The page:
To say that so much has happened in 2020 is an understatement. To say that it hasn’t felt real, like this still feels like a dream, is an understatement. To say that life seems to hit pause button, that’s everything is frozen, is an understatement.
It doesn’t feel real.
When the outbreak first happened in Wuhan, China, in the end of December 2019, I was in China.
I was in Shanghai with my families—my elderly grandparents, my parents, my eldest sister’s family, and my husband— and we were enjoying our time together. We went to Disneyland, ate wonderful xiao long bao and dong po pork, and despite the logistic of traveling with two elderlies and two children under six, it was still the family holiday as I know it.
Fast forward a few months, and everything has changed. My grandparents are under strict quarantine (by us), staying at home at all times back home in Jakarta, and under no circumstances can they go outside or let other relatives visit them. All the necessities would be brought to them, but that’s it.
My eldest sister lives in Singapore, which currently has its own social distancing rule in place, and albeit the fact that she’s there alone (with her husband and two kids), we probably feel like she’s the safest among all of us, as Singapore has implemented the best measures so far.
Then there are my parents and my second sister’s little family—who are currently in Ballarat, bunkering down. We breathe a sigh of relief that my sister, who is a GP, thankfully is on maternity leave, and not on the front line of this pandemic. We do worry for her husband, who’s working on (almost) the front line, as are many of our friends who are health practitioners.
And here we are: my husband and I, who are in Melbourne, trying our best to do social distancing. Things escalate so quickly, and to be honest, I have been turning on the TV almost all of my waking hours, not to binge-watch Netflix, but to listen to whatever news being delivered in that hour. My husband still goes to work—there are talks of working from home, but for now, that’s not yet possible for everyone. It’s downright impossible for me to work from home, and for one and other reason I have been on leave.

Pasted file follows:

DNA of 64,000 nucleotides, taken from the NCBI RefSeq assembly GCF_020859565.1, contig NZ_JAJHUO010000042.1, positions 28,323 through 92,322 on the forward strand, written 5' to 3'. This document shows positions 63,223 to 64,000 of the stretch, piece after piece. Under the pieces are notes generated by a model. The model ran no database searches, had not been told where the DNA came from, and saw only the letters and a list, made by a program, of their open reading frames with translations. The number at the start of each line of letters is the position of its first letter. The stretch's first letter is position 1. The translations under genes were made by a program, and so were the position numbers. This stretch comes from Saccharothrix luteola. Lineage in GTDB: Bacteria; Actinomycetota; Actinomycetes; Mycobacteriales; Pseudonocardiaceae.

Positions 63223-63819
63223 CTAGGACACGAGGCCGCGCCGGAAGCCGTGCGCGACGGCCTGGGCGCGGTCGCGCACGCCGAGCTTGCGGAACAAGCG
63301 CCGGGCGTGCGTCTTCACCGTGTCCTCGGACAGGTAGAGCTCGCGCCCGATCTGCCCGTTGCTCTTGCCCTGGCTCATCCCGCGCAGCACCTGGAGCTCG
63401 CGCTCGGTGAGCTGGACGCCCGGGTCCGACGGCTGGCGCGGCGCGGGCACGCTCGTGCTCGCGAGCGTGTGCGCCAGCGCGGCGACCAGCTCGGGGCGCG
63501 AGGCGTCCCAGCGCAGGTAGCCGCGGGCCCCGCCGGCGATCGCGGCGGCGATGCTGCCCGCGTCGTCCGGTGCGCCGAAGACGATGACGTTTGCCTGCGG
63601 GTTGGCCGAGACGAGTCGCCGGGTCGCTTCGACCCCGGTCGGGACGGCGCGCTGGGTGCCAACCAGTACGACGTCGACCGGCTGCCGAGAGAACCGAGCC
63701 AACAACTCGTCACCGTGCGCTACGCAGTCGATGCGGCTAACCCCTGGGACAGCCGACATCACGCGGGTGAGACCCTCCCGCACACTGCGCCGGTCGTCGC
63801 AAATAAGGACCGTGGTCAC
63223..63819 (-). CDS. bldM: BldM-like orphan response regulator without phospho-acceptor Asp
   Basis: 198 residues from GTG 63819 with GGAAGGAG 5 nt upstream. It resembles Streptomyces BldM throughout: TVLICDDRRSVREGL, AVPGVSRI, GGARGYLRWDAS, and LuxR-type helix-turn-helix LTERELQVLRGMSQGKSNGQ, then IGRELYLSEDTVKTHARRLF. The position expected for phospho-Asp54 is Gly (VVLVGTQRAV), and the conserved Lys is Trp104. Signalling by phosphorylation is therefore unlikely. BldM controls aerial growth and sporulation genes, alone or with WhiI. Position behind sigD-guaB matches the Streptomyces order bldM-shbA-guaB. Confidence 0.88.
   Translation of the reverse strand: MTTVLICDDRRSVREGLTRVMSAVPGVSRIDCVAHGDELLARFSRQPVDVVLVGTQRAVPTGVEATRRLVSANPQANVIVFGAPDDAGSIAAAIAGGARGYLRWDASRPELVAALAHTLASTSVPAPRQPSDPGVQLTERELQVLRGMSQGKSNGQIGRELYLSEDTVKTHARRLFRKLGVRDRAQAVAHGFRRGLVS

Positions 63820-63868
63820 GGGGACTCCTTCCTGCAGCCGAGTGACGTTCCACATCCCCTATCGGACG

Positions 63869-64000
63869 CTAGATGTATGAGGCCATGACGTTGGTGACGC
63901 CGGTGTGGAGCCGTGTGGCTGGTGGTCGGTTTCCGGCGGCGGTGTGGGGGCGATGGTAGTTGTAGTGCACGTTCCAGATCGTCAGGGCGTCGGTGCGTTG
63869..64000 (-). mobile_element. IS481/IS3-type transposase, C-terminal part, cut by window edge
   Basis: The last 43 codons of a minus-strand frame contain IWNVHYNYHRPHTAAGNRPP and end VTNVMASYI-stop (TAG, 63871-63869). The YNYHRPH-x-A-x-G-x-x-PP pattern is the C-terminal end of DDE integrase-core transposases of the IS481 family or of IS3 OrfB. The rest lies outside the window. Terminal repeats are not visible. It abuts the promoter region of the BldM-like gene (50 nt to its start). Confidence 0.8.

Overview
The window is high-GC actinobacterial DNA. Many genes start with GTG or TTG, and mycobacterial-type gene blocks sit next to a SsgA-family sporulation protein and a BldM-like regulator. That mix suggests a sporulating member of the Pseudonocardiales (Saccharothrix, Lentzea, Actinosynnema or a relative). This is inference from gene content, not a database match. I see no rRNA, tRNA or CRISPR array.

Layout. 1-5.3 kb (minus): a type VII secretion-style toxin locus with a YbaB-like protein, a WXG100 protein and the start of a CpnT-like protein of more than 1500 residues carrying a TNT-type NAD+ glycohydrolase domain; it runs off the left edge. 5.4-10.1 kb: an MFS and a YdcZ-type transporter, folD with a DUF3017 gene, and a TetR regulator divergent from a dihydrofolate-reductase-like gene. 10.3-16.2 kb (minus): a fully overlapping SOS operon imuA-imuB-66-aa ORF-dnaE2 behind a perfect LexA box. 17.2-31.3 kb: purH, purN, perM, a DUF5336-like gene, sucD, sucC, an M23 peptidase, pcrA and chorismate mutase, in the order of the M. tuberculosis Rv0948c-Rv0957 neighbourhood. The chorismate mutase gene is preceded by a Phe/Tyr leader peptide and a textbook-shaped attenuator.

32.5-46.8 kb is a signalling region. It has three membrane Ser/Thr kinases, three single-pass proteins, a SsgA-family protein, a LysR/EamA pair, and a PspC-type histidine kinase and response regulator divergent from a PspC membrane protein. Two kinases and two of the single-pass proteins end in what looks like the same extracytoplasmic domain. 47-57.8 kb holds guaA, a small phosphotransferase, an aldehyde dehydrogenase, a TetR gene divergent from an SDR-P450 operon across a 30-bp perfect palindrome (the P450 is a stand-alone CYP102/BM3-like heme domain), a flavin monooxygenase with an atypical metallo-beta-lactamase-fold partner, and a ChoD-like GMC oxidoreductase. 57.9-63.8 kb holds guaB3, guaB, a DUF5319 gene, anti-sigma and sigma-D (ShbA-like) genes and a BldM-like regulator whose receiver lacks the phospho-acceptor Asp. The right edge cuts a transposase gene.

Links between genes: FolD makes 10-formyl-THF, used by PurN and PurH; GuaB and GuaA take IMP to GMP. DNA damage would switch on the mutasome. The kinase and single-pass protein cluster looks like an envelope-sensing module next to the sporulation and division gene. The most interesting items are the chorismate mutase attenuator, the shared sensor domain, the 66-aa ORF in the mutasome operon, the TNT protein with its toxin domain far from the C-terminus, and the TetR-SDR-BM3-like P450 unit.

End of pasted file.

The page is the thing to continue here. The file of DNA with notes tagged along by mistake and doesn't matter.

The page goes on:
We shall see next week.
Every day, no, every hour, there’s new development. New numbers. New rules. New fake news.
Then you hear the stories: people losing their jobs—their lives as they know it decimated in a matter of minutes. You see the images: people dying, at a massive rate, alone. There are shortages of medical supplies.
I had a short-stint scare yesterday as I developed a bit of sore throat. Could I have it? Or was it something I ate? I’ve been doing social distancing, staying at home most of the time, religiously washing my hands and using hand sanitizer when going outside. I recorded my temperature, a few times, and it was all normal. Yet I refused all physical contact from my husband for hours, and sat on opposite end of the sofa.
It was excruciating. I can’t imagine those people who died alone, without their loved ones saying goodbye, holding their hands.
I contacted my GP today and given the all clear, although just to be sure I’ll be staying at home for a few days.
I don’t know when I can see my niece and nephew again, even though I’ve just hugged them last Christmas, which now feels like years ago. I don’t know when the whole family can gather together again. I don’t know whether my grandparents will stick by the rules and take this with the utmost urgency—we can only remind them and talk to them regularly.
This too shall pass. I really believe in that. But when, I do not know. No one knows. And we may get battered and bruised along the way. Some will be more battered than others. Some may not emerge on the other side at all.
Stay safe, everyone. Be kind.
And stay at home.